"In the pretty church of St. Paul's, Upper Norwood, [Sgt. John Brooks, formerly of the 13th Light Dragoons] one of Britain's veteran heroes, entered upon his second term of married happiness on Thursday. The gallant groom was [Sgt. Brooks] and the blushing bride was Miss Sahah [probably Sarah] Askettle. Their ages were entered in the register as 74 and 43 respectively. Although the parties are well known and highly respected in the neighbourhood, the wedding was of the quietest description.
The 14 years and 137 days which John Brooks devoted to the services of his country were full of excitement and danger. On June 23, 1842, he enlisted in the 3rd Light Dragoons, in which regiment he saw service in India for nine years and four months, being present at the battles of Moodkee, Ferozeshah, Sobraon, Ramnugger, Sodolapore, Chillianwallah, and Goojerat. His Crimean experiences included Alma, and in the famous charge of the Light Brigade he was severely wounded in the head by a bursting shell."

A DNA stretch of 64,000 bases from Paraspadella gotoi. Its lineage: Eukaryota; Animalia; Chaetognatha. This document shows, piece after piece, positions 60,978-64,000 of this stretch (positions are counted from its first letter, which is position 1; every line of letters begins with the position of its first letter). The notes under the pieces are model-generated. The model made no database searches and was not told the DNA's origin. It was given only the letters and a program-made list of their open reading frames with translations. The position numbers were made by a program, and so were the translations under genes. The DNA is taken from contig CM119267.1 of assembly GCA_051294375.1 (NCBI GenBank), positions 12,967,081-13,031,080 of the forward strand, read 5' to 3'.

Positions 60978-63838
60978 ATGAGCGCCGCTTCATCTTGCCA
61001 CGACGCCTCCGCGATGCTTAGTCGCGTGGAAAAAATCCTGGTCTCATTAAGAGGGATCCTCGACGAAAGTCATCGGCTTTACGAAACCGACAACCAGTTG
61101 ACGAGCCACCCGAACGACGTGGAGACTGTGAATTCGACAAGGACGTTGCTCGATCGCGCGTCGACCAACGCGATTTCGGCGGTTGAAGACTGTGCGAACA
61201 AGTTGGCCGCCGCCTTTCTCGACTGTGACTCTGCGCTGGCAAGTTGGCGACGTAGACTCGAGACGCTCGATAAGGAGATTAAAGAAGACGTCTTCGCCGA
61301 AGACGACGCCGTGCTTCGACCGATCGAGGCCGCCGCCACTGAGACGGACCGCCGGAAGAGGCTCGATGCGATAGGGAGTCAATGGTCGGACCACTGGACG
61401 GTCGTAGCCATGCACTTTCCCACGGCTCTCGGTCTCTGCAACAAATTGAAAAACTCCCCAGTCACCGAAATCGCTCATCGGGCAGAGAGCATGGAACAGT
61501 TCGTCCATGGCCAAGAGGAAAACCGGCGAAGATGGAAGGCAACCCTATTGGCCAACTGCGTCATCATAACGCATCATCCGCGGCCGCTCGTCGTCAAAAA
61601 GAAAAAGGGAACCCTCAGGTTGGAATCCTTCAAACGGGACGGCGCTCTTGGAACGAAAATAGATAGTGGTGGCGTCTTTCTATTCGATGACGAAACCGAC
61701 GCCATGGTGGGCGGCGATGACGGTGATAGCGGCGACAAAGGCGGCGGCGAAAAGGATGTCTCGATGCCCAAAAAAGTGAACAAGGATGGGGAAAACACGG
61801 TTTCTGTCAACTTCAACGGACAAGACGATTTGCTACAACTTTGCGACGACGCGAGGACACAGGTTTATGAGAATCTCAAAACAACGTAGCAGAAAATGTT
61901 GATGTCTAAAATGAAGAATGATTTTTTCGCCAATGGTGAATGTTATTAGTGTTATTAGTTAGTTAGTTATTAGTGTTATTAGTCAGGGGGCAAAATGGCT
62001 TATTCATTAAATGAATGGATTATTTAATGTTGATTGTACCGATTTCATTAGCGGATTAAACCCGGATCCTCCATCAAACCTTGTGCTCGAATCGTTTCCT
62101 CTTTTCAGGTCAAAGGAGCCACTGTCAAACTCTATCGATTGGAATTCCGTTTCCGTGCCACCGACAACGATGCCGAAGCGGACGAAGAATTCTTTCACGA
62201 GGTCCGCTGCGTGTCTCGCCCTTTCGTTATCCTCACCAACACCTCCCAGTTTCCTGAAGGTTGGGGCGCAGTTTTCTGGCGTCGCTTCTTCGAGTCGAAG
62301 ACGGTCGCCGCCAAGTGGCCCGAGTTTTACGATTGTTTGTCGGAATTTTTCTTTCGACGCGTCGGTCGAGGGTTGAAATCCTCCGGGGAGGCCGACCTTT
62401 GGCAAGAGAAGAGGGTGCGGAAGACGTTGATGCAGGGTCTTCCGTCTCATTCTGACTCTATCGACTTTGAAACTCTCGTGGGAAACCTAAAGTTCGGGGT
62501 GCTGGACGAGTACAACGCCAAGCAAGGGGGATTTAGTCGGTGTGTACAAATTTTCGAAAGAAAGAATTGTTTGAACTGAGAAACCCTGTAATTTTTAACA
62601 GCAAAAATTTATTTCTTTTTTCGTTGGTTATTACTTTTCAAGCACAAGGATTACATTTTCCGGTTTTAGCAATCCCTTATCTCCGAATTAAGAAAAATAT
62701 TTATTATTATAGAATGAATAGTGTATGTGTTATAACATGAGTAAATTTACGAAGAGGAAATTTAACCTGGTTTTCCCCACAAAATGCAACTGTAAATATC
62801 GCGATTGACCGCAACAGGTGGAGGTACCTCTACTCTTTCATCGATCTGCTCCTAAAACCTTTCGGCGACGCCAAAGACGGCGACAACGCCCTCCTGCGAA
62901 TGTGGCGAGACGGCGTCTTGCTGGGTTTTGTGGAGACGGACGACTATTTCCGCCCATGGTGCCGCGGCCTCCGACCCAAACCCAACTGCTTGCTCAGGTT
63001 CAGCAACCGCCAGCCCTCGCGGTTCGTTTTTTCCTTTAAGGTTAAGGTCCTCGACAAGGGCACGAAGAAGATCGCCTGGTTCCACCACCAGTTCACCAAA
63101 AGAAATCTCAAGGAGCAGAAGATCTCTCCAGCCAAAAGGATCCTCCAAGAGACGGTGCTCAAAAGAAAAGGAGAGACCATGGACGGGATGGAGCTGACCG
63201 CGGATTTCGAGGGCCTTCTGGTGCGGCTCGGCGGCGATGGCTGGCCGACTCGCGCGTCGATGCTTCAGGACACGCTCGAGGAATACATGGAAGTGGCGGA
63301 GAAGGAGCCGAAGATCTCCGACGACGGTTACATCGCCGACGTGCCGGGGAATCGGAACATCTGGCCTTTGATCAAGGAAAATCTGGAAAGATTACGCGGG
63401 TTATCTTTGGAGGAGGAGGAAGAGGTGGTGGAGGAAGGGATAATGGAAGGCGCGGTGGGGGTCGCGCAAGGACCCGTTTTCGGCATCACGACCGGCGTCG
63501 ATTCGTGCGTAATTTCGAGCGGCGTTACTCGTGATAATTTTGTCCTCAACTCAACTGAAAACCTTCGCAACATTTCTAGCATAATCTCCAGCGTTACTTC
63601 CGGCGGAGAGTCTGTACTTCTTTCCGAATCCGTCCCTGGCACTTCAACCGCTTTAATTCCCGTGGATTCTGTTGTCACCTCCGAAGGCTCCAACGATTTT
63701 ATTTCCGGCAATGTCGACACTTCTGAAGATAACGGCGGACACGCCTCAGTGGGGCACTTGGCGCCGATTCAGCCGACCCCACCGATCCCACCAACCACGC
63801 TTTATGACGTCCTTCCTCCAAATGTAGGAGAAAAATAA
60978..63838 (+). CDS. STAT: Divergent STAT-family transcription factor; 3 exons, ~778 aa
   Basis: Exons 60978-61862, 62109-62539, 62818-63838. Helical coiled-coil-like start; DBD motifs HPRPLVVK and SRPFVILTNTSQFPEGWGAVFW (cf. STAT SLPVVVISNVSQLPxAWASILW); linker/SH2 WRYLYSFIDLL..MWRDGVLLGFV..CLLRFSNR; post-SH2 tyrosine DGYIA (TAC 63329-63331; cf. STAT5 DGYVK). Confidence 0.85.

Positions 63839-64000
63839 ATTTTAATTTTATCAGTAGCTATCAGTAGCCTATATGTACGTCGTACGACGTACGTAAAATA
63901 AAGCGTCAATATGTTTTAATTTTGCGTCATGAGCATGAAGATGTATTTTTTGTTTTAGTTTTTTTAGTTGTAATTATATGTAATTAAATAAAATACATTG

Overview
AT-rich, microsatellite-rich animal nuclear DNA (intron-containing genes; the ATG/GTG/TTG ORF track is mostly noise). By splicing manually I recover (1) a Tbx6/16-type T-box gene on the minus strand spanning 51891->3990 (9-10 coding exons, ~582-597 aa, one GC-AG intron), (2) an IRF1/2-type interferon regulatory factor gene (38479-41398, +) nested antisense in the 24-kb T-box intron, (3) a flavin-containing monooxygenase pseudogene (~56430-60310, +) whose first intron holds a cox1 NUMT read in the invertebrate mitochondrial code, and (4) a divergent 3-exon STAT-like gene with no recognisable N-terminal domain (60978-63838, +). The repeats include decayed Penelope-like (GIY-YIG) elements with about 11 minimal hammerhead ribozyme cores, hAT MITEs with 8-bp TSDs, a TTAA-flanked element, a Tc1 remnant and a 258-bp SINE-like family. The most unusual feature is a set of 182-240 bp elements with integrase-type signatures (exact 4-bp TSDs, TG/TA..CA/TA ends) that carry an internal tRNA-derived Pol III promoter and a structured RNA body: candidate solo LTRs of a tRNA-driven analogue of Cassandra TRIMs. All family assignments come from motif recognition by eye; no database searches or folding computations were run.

In reply to this post the late Ken Horton wrote [no date, but KH died in 2002]:
"I find this article in the Inverness Courier very interesting... his real name was JOHN WITHERS and he lived his life under the name of John Brooks. His first wife, Emma, died on the 21st June 1897, aged 59 years, after a very long illness and was buried in the South Metropolitan Cemetery at West Norwood. So he married again in less than six months!
John survived and died on 28th February 1911 which was his 88th birthday. He died at an address in Penge. The entry in Lummis & Wynn's Honour the Light Brigade is wrong to say he died on the 2nd March 1911 — that was the day of his burial under his real name. David Harvey and I visited his grave 22 years ago and the inscription states that JOHN WITHERS was the John Brooks of the Light Brigade. He was buried with his first wife — there are no other inscriptions.
John Withers (aka John Brooks) is shown in a photograph of a group of the survivors of the Balaklava Charge taken in 1890."
[Source: http://cwrs.russianwar.co.uk/cwrs-R-Scots-obits.html (accessed 9.1.2015).]
[PB: LOCATE & ADD this photo.]